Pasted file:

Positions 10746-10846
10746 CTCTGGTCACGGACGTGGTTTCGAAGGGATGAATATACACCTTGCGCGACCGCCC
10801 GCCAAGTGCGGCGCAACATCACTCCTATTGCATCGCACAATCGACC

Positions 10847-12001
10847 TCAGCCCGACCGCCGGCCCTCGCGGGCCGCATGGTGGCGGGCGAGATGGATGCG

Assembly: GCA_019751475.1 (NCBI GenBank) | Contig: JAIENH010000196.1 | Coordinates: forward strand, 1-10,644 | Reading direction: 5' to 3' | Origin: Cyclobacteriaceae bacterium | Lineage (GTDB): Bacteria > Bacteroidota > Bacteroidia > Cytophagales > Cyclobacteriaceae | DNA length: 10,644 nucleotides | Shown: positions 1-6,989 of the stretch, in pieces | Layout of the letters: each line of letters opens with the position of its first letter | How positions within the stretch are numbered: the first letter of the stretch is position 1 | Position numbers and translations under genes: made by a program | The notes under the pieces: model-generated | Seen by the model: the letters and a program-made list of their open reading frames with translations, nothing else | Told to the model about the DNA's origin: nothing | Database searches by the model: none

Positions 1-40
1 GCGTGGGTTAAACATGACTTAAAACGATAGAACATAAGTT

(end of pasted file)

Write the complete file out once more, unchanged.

Positions 10746-10846
10746 CTCTGGTCACGGACGTGGTTTCGAAGGGATGAATATACACCTTGCGCGACCGCCC
10801 GCCAAGTGCGGCGCAACATCACTCCTATTGCATCGCACAATCGACC

Positions 10847-12001
10847 TCAGCCCGACCGCCGGCCCTCGCGGGCCGCATGGTGGCGGGCGAGATGGATGCG

Assembly: GCA_019751475.1 (NCBI GenBank) | Contig: JAIENH010000196.1 | Coordinates: forward strand, 1-10,644 | Reading direction: 5' to 3' | Origin: Cyclobacteriaceae bacterium | Lineage (GTDB): Bacteria > Bacteroidota > Bacteroidia > Cytophagales > Cyclobacteriaceae | DNA length: 10,644 nucleotides | Shown: positions 1-6,989 of the stretch, in pieces | Layout of the letters: each line of letters opens with the position of its first letter | How positions within the stretch are numbered: the first letter of the stretch is position 1 | Position numbers and translations under genes: made by a program | The notes under the pieces: model-generated | Seen by the model: the letters and a program-made list of their open reading frames with translations, nothing else | Told to the model about the DNA's origin: nothing | Database searches by the model: none

Positions 1-40
1 GCGTGGGTTAAACATGACTTAAAACGATAGAACATAAGTT